In order to solve these inconveniences it is necessary that the electronic system establishes an optimum trade-off between both resolution and bandwidth, in addition to a continuous and accurate frequency tracking. It means the system is required to measure a mega hertz frequency signal, the central frequency of the QCM controlled oscillator, modulated in frequency by a small amplitude sine wave signal with a speed as fast as 1 kHz; such a measure implies to lock the RF signal and then to perform an accurate tracking with good resolution of the modulating signal. This is not a simple task because the locking of the RF signal requires a large gate time which can increase the resolution, but limits the bandwidth for faster modulating signals; on the other hand, a shortening in the time gate increases the bandwidth, but reduces the resolution as it was explained in [1]. Then the electronic system must establish this trade-off between resolution and bandwidth to measure the frequency changes induced by the modulating signal, but taking into account the high frequency range of the carrier signal.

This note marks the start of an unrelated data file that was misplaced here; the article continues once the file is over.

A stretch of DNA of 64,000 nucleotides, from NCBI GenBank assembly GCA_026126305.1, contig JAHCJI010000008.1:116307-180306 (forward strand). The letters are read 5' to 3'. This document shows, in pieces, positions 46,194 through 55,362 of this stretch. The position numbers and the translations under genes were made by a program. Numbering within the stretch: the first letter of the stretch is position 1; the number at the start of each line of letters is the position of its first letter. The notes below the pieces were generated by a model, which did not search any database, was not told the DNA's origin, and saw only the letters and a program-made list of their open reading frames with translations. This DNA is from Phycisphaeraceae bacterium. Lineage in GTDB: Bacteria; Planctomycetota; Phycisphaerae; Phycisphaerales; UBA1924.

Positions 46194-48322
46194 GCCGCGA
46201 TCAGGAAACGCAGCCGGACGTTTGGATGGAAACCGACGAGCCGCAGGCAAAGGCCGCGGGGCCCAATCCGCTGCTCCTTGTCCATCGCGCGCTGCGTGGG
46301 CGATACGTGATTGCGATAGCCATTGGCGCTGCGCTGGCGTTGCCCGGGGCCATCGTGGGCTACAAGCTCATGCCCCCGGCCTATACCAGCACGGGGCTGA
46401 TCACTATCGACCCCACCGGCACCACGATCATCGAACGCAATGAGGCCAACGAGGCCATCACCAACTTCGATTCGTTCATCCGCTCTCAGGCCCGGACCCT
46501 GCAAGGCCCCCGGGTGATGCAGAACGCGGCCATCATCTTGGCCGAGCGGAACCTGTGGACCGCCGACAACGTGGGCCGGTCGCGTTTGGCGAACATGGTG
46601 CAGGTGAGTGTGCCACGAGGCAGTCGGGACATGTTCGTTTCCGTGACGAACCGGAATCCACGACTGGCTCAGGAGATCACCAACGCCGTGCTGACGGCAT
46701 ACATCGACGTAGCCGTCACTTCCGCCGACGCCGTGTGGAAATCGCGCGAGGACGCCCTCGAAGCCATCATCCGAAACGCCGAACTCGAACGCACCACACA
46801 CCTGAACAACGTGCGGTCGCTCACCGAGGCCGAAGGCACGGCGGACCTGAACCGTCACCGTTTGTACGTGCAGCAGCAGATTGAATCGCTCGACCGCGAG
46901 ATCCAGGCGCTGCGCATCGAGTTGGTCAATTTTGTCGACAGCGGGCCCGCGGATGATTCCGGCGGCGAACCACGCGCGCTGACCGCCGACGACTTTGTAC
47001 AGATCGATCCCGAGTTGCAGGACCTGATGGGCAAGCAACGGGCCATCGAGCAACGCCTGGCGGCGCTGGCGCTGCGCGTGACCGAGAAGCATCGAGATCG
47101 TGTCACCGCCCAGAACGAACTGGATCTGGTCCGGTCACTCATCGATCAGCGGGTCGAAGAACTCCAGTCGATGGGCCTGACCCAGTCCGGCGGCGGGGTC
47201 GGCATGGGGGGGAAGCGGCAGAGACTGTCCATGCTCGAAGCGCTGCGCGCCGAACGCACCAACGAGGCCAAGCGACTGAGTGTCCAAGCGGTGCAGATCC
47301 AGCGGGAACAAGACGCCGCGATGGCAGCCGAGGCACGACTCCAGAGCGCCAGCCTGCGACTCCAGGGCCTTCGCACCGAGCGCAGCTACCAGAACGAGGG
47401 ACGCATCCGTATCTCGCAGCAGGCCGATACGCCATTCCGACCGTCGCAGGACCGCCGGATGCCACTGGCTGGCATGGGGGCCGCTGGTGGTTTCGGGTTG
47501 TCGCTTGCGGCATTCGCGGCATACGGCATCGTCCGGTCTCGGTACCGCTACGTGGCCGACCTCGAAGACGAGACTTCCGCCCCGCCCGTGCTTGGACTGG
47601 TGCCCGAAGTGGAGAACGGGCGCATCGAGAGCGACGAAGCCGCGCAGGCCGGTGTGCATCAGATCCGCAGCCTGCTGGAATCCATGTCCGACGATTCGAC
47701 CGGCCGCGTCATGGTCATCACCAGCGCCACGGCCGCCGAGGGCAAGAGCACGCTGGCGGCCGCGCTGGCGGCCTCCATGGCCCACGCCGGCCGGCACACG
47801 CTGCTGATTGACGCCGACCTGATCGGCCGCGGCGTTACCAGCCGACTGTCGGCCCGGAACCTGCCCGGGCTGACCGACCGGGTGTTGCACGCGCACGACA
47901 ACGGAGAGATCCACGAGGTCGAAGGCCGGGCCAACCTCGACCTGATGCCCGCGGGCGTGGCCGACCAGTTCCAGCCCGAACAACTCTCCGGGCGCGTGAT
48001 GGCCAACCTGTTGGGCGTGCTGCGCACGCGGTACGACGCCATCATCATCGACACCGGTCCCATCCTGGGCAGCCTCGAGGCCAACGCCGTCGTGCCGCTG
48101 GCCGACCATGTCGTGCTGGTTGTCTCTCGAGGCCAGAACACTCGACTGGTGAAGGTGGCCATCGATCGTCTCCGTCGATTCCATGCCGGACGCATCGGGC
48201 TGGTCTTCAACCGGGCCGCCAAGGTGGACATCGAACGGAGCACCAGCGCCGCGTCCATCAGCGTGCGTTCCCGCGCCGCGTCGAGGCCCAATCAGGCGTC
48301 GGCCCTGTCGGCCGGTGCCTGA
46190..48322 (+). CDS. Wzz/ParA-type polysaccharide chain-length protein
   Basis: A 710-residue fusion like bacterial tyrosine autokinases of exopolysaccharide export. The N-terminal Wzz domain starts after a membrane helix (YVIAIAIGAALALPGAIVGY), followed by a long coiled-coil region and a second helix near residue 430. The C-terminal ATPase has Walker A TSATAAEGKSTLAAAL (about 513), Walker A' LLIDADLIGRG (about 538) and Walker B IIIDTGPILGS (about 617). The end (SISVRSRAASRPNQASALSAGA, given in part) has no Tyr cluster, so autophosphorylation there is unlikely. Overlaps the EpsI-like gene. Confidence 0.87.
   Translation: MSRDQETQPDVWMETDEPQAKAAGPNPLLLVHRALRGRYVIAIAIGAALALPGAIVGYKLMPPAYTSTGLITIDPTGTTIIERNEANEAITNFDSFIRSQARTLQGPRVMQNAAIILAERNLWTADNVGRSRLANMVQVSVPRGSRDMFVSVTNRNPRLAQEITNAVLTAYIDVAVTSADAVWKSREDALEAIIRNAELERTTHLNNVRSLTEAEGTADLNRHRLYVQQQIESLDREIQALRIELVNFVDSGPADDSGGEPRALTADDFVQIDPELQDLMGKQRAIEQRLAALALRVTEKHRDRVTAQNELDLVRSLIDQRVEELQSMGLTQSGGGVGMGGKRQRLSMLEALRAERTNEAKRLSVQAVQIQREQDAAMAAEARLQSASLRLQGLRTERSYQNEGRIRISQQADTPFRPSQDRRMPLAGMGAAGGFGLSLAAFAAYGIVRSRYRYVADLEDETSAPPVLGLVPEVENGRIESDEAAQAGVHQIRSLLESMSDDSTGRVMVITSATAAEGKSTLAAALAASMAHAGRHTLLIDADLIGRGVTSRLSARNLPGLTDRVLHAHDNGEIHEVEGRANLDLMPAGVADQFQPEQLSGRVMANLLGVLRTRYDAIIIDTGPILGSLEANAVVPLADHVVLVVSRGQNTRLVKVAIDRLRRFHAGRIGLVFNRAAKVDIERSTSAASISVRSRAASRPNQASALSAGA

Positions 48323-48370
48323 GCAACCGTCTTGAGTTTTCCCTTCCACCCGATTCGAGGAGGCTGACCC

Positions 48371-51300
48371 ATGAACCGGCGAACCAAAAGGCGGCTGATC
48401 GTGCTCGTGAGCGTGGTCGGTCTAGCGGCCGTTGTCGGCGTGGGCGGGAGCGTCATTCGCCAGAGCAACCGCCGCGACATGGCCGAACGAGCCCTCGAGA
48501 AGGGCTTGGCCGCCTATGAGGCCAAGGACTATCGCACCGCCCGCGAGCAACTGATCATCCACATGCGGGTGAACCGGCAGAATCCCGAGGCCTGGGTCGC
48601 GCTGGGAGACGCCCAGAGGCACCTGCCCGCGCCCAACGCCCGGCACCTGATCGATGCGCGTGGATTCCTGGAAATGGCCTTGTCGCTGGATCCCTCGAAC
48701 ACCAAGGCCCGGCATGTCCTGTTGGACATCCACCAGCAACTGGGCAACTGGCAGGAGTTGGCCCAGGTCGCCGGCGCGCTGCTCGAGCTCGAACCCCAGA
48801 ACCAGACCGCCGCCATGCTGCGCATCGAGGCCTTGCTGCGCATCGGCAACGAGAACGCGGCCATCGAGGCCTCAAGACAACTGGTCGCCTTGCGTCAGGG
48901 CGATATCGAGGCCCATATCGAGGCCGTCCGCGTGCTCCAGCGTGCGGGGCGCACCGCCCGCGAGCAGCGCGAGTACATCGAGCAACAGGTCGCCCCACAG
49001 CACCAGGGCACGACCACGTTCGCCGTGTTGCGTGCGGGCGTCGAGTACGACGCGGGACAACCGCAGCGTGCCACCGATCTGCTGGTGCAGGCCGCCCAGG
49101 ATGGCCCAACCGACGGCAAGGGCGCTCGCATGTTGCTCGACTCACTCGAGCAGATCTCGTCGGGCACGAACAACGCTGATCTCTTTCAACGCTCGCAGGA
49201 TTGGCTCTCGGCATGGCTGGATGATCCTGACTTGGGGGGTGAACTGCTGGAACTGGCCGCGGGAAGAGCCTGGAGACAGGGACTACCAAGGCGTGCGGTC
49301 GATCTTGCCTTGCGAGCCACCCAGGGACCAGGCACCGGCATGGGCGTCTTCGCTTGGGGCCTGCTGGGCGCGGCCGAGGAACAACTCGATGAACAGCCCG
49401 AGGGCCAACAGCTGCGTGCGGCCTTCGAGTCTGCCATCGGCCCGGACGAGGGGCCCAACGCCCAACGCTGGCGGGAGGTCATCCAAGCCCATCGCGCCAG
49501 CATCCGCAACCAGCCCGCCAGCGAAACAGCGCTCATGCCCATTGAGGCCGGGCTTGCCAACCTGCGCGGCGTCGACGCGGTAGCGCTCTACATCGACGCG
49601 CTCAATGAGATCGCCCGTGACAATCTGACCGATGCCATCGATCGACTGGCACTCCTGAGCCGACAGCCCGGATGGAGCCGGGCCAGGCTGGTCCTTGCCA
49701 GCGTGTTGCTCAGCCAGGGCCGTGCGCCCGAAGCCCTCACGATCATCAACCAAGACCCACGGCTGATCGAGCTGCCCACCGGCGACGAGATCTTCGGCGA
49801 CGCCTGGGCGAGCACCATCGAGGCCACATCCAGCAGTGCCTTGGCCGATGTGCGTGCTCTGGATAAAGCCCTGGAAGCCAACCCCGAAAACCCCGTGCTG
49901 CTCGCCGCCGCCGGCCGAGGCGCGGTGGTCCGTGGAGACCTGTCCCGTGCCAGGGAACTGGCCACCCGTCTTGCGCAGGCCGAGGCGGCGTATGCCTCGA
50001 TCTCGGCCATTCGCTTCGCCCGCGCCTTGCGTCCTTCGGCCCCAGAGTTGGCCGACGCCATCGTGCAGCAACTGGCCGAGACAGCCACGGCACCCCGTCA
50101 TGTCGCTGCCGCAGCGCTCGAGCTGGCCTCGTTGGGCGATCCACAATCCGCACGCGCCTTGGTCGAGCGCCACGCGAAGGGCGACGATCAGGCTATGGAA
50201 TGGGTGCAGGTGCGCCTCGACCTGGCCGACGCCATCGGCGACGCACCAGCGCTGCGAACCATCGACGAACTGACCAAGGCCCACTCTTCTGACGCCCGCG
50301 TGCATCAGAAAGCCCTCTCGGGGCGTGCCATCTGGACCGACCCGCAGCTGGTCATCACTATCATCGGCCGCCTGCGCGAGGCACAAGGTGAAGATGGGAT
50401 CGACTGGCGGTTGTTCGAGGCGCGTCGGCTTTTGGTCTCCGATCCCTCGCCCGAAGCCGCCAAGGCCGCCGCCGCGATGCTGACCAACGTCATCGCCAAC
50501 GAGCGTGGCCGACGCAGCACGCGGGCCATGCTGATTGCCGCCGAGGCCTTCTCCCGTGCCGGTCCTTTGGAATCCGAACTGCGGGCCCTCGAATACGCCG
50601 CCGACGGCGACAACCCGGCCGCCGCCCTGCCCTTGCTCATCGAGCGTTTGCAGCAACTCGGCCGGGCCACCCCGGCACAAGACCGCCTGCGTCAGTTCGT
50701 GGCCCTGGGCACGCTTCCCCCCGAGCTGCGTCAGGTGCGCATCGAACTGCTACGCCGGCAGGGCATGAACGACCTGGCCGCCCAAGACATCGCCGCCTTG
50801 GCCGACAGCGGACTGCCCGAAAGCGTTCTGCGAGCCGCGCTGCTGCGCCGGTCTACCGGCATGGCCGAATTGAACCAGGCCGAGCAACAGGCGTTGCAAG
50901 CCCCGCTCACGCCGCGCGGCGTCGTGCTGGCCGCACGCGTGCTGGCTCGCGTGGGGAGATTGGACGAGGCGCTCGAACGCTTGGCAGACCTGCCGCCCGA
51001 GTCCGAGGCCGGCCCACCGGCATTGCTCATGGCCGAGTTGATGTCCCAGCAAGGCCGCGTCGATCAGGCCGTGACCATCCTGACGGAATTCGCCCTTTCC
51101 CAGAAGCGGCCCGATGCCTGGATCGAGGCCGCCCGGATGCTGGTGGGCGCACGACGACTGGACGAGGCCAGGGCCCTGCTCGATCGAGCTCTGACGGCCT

The electronic system designed is an Analogue-Digital Phase Locked Loop (A-D PLL), because it mixes analogue and digital subsystems under a PLL schema. The A-D PLL tries to improve the system´s performance in two ways: first, by obtaining a good resolution, this is a good frequency-voltage conversion, and second, by broadening the locking frequency bandwidth to follow the fast frequency changes in the modulating signal (until 1 kHz). Moreover, an improvement of the accuracy of these measurements is obtained.

In the following sections a complete description of the system is presented along with some results found under controlled experiments. They were developed at the Laboratory of Electrochemical Systems and Interfaces (LISE) of the University Pierre and Marie Curie in Paris.